Factory activity within the nation has fallen to its lowest level in three years, a recent survey shows, adding to concerns over the impact of a delayed pickup in the global economy.
The data comes ahead of a review on the economy and inflation set to be concluded by the Bank of Japan next week.
The Jibun Bank Manufacturing Purchasing Managers Index fell to 48.5 in October, its lowest level since June 2016, as new orders dropped at the fastest pace seen in nearly seven years. Numbers below 50 indicate a contraction.
A sharp fall in the service sector index, to 50.3, is another cause of concern. Recent growth in Japan’s economy has been heavily reliant on resilience outside the country’s factory gates.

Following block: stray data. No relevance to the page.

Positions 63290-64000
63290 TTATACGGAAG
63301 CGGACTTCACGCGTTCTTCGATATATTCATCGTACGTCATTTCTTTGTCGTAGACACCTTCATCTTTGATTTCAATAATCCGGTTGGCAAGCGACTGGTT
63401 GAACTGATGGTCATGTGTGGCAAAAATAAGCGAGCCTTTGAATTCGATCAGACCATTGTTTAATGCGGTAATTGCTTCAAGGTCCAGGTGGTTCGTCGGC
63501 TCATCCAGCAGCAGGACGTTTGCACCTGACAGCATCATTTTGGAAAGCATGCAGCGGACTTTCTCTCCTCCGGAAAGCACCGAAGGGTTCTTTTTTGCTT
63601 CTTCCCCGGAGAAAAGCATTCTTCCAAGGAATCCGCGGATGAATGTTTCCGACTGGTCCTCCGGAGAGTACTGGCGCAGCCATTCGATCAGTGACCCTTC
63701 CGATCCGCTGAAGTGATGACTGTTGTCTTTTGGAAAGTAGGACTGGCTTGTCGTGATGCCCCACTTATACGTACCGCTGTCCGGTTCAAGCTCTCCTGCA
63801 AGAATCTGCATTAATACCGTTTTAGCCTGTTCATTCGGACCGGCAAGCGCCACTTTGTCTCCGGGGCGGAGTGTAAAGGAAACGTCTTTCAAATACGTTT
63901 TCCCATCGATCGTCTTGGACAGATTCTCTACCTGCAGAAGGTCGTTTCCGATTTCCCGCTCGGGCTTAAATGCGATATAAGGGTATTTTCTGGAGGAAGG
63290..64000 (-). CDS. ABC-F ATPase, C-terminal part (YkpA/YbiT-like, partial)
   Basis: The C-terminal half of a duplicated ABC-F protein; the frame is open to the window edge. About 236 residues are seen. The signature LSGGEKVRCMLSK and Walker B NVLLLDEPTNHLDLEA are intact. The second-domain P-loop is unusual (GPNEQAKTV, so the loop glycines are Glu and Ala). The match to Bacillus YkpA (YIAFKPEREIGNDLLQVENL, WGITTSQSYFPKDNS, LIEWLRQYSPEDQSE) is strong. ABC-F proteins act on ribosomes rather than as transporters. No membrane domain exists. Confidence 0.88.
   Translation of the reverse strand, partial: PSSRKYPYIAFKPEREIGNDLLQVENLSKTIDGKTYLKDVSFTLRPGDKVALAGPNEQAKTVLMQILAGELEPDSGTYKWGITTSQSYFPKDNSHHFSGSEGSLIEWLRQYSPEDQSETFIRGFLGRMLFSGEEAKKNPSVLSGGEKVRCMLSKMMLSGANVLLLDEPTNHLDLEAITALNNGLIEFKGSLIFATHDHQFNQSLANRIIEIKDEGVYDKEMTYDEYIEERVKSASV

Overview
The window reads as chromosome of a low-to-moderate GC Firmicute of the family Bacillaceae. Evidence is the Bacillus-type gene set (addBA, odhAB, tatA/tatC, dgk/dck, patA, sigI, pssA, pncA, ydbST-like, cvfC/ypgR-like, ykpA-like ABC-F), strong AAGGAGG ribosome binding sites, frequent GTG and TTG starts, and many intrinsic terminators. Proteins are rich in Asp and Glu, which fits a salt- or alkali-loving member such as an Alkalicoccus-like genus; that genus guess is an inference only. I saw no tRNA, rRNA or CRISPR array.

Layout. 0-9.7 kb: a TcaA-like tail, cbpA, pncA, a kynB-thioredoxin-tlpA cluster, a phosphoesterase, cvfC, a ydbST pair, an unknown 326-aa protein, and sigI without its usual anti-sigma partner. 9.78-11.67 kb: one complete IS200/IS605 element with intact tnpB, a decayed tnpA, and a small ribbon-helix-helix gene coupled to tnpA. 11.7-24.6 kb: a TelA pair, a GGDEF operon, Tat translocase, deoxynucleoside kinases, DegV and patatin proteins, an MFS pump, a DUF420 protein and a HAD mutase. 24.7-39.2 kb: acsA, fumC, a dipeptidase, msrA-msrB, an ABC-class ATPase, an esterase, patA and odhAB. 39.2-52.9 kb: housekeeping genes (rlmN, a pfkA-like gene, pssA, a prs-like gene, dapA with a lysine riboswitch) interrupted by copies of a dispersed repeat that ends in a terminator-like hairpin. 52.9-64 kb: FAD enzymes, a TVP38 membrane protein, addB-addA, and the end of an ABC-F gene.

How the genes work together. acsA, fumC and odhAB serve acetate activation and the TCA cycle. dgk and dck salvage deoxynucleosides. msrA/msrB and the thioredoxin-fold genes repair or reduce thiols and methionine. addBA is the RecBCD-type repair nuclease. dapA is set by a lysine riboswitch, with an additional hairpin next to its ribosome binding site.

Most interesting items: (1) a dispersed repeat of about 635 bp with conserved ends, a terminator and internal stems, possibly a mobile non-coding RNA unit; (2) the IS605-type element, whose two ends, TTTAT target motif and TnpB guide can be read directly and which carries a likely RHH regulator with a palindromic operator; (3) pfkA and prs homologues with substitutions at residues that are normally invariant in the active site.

Joe Hayes, an economist at IHS Markit, which compiles the survey, flagged a recent typhoon that disrupted supply chains and a sales tax that may have front-loaded activity as temporary factors that could be overstating the weakness seen in the survey.
“Japan’s economy hit a widely-expected bump in October following the consumption tax increase, which took effect during the month,” Hayes said. “The latest data suggests the service sector is going to have a lot of slack to account for.”